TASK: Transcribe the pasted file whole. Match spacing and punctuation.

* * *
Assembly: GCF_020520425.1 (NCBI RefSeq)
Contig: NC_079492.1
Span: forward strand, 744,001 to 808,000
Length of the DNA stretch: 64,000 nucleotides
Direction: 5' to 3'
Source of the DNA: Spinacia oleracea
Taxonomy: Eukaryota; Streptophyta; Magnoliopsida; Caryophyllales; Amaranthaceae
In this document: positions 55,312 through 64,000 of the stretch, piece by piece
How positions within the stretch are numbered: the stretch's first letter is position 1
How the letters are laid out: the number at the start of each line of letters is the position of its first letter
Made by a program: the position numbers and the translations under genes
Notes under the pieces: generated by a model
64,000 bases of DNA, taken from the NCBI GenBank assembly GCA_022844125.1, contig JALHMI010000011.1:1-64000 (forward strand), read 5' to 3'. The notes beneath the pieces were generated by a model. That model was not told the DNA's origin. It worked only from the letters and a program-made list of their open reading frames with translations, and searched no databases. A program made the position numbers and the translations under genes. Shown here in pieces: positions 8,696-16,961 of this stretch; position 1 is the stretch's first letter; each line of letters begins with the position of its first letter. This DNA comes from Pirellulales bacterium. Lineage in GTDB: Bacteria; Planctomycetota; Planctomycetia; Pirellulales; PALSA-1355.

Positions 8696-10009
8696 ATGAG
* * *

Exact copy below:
Assembly: GCF_020520425.1 (NCBI RefSeq)
Contig: NC_079492.1
Span: forward strand, 744,001 to 808,000
Length of the DNA stretch: 64,000 nucleotides
Direction: 5' to 3'
Source of the DNA: Spinacia oleracea
Taxonomy: Eukaryota; Streptophyta; Magnoliopsida; Caryophyllales; Amaranthaceae
In this document: positions 55,312 through 64,000 of the stretch, piece by piece
How positions within the stretch are numbered: the stretch's first letter is position 1
How the letters are laid out: the number at the start of each line of letters is the position of its first letter
Made by a program: the position numbers and the translations under genes
Notes under the pieces: generated by a model
64,000 bases of DNA, taken from the NCBI GenBank assembly GCA_022844125.1, contig JALHMI010000011.1:1-64000 (forward strand), read 5' to 3'. The notes beneath the pieces were generated by a model. That model was not told the DNA's origin. It worked only from the letters and a program-made list of their open reading frames with translations, and searched no databases. A program made the position numbers and the translations under genes. Shown here in pieces: positions 8,696-16,961 of this stretch; position 1 is the stretch's first letter; each line of letters begins with the position of its first letter. This DNA comes from Pirellulales bacterium. Lineage in GTDB: Bacteria; Planctomycetota; Planctomycetia; Pirellulales; PALSA-1355.

Positions 8696-10009
8696 ATGAG